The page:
Two Days vs. Two Weeks

Things are crazy right now with the end-of-school activities.

Add to that the wonderful and exciting event of both my boys getting baptized on Mother’s Day and the realization that if people are driving an hour to share in the celebration . . . I really want to have them over for lunch afterward . . . and this mama-whose-house-is-a-direct-reflection-of-the-busy-ness-of-her-life might just go careening off the edge.

But I decided to set aside two days this week to work on the house, and felt like that would be enough to be ready.

This . . . is big.

Especially since those two days also include prep time for speaking at a Mother’s Day brunch on Saturday morning, an end-of-the-year conference and baseball games and school programs.

As I was practicing my talk while working in my daughter’s room (yes, I’m even tackling that!), I realized that I have come a long way.  Sometimes it doesn’t feel that way, but I have.  When I speak, I share how it used to take me two weeks to be ready for company to come over.  One week to declutter (which really means I shoved everything in the master bedroom and locked the door), and another week to clean. (They’re supposed to laugh at the master bedroom thing.)

Now, I can be ready in two days.  An emergency party (is there such a thing?) could happen in a few hours, but two days should get me to let-the-MIL-through-the-front-door status. Even after a busy week/month/year.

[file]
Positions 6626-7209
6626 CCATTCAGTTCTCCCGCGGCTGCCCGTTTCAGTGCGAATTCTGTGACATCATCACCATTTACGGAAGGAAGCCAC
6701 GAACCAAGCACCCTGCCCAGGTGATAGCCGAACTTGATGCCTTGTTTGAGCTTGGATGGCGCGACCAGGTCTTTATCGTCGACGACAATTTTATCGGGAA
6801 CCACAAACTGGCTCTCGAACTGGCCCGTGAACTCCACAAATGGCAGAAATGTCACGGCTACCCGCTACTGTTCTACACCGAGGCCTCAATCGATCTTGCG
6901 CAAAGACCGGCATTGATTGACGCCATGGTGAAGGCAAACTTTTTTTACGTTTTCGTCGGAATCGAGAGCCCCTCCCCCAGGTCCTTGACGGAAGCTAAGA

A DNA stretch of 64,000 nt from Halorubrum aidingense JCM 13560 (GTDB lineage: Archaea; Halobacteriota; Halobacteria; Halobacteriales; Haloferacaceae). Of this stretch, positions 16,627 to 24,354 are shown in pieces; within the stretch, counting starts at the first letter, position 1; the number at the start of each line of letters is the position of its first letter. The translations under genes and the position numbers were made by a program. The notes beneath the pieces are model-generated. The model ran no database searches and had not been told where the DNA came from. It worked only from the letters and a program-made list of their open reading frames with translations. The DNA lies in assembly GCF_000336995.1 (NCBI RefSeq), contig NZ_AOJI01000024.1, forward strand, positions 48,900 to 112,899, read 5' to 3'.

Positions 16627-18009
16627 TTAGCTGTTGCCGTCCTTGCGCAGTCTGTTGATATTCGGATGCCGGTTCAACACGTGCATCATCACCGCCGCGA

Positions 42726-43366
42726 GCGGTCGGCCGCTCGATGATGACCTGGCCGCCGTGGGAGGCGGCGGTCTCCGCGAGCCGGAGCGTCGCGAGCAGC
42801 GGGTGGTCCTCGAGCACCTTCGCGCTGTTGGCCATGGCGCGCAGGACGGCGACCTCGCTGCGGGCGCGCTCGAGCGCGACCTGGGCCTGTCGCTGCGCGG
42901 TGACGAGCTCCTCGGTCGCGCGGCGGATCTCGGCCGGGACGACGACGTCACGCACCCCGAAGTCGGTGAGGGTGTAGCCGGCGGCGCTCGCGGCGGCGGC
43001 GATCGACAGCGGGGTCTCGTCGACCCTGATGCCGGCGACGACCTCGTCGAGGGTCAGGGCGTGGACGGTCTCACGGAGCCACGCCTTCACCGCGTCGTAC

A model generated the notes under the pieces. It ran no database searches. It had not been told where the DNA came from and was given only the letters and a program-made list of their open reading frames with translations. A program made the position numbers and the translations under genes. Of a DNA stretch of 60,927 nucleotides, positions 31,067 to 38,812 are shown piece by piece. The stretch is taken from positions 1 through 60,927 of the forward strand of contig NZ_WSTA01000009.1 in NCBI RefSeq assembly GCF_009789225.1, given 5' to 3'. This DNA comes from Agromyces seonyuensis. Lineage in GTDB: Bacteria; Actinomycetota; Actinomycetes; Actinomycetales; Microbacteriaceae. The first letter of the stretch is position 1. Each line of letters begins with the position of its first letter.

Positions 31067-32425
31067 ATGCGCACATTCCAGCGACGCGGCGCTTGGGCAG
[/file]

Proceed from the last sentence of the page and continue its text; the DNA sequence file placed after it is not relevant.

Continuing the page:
It’s a good feeling.

As part of today’s Decluttering Festivities I tackled a spot that has bugged the blankety-blank out of me lately.  I’ve been pretending that the people who come for homegroups don’t see it, even though I know they do.  It’s a huge eyesore.

Ready?

 

I know.  It took some serious Intentional Slob Vision to pretend that didn’t exist!

I sort-of kind-of went through the papers.  Meaning, I trashed the things that obviously needed to be trashed like receipts for lettuce purchased in 2011 and school calendars from months gone by.

But I didn’t go through each and every envelope and piece of paper making decisions.  Instead, I rearranged the things in the cabinet (that I never use anyway since I can’t get INto the cabinet), forced the lid of the file-box shut, and used a cabinet shelf to store the remaining papers.

I conveniently forgot to take a picture of how not-great that looked, but did take a picture of the newly cleared, ready-for-a-mother-in-law counter.

My short-term goal:  Open the door and shove paper on that shelf instead of absent-mindedly placing it on that way-too-convenient counter space.

My long term goal:  Come up with a filing system that can be stored on that shelf.  Oh, and part two of that goal is to actually use whatever system I find.

How is this better than my pre-blog methods?  Well, pre-blog there were about twenty other piles like this one around the house. Feeling completely overwhelmed with piles, I generally dumped them in laundry baskets or random boxes and moved them to the master bedroom.

Shoving one pile into a place that can truly serve as its home?  I call that progress.

 

--Nony

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